Peanuts from Saltspring Island go into a peanut butter, which happens to be the mildest of Fat Chili’s 30-plus products, with a two-chili rating on a scale that goes up to six.

“We give everything a heat level, but it’s so personal,” Penny notes. “People are wired differently. About two per cent of the population doesn’t feel heat from anything.”

For the Farbouds, that latter group includes an eight-year-old regular customer who will eat anything without hesitation. Shani cautions buyers to go light with the sauce, at first especially.

“I tell the customers, always go with less,” he says. “You can always add more.”

In addition to providing the shot of dopamine mentioned earlier, chilis have other health benefits. Capsaicinoids in chilis have anti-inflammatory properties, which are believed to help ease the pain of arthritis. Shani also says he hasn’t been sick in years, and neither have his kids.

“Lots and lots of people come to us for health reasons,” he says.

Fat Chili products contain zero sugars and zero oil. If they are sweetened, Shani says, it is with local honey or fruit. They don’t use any chemicals in their farming, although they are not certified organic.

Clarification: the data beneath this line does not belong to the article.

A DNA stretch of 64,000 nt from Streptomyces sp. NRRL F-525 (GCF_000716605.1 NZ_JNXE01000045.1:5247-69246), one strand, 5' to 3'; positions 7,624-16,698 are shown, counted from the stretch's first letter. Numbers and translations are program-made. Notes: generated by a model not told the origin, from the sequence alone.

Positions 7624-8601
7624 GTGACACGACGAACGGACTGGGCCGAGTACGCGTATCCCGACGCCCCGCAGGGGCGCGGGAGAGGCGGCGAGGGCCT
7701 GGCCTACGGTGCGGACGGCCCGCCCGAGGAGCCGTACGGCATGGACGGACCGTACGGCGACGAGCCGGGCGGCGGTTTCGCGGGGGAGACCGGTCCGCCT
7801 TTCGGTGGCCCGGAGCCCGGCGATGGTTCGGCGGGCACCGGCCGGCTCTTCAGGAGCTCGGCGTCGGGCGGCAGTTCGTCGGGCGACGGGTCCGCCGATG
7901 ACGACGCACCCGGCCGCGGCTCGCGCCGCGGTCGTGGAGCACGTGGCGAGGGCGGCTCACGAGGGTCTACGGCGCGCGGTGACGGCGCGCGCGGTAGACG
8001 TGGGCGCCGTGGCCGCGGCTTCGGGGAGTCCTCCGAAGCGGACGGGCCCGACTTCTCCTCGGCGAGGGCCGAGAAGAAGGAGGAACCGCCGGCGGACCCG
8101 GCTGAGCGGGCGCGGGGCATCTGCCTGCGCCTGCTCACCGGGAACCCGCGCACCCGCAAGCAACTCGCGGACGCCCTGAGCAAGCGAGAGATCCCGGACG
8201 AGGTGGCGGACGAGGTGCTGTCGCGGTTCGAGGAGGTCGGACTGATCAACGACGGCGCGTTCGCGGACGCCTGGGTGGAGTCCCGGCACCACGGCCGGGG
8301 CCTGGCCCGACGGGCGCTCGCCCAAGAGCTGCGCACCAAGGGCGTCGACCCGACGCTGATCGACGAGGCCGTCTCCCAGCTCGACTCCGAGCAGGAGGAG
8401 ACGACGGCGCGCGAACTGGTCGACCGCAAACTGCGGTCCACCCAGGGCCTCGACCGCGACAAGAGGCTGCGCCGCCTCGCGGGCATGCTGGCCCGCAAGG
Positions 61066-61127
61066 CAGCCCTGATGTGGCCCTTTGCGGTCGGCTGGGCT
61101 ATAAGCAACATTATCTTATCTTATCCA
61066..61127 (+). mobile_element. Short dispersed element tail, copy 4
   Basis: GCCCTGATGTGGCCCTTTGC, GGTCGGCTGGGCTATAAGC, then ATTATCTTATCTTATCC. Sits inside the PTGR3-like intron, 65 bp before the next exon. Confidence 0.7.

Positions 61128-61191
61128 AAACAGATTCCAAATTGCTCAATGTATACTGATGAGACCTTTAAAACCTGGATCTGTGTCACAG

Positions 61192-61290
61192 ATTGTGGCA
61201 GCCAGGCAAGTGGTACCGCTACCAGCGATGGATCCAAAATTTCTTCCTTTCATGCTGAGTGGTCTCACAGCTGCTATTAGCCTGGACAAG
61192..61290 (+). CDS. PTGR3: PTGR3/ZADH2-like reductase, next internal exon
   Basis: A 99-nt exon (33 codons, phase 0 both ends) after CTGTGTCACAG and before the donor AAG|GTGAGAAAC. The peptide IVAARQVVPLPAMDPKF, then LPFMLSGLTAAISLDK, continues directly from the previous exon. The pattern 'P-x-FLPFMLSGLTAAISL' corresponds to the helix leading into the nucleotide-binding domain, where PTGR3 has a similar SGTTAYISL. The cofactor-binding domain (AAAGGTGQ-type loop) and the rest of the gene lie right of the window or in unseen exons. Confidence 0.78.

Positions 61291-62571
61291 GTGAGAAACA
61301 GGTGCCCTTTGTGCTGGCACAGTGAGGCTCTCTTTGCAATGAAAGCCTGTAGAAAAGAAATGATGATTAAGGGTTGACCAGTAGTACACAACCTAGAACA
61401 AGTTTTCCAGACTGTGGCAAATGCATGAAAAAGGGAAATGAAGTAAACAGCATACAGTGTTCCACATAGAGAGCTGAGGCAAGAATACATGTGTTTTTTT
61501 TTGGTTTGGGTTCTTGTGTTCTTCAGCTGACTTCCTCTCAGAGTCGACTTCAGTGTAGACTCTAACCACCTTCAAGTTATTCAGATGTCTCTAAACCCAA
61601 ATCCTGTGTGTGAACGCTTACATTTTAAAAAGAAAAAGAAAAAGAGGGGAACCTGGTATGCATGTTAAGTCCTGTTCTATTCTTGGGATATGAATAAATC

“I tell my customers it is organically grown,” Shani notes.

At $10-$12 for a bottle, Shani admits his sauces are “a little pricey.”

“Yes, it’s expensive,” he volunteers. “But as soon as people try it and look at the ingredients, they know why it’s expensive.”

Last year, Fat Chili sold over 10,000 bottles of Wizard’s Choice, their most popular hot sauce, which is made with Shani’s favourite pepper, the yellow mushroom, a cultivar of the Jamaican habanero.

Although customers have come to Vancouver Island just to visit the farm and try Fat Chili products, Shani can’t imagine making his sauces available anywhere beyond the few markets where he currently sells them.

“I don’t have the energy to get bigger,” he says. “It’s just a hobby. Every year it gets bigger and bigger. It’s quite scary, actually, because I do everything myself.”

Shani does get a bit of help from Penny, who also has a full-time job off the farm, and from his son, but for the most part, he says, he’s on his own and doing what he loves.

“I love it. I absolutely love it. I love food. I love spicy stuff. I’m my own boss. Nobody bugs me. I do whatever I want.”

For more information, visit www.fatchilifarm.com


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Shani Faroud passes a freshly picked chili pepper to his wife, Penny, inside the Fat Chili greenhouse. (Kevin Rothbauer/Citizen)

Penny Faroud gently holds a chocolate scorpion, one of the hottest peppers in the world. (Kevin Rothbauer/Citizen)

A selection of Fat Chili products lined up inside Shani Faroud’s kitchen. (Kevin Rothbauer/Citizen)

A lineup of Fat Chili’s varieties of peppers. (Kevin Rothbauer/Citizen)

Shani Faroud (Kevin Rothbauer/Citizen)

Shani Faroud looks over some of the chilis in one of his greenhouses. (Kevin Rothbauer/Citizen)

A basket of freshly harvested peppers at Fat Chili Farm in Cobble Hill. (Kevin Rothbauer/Citizen)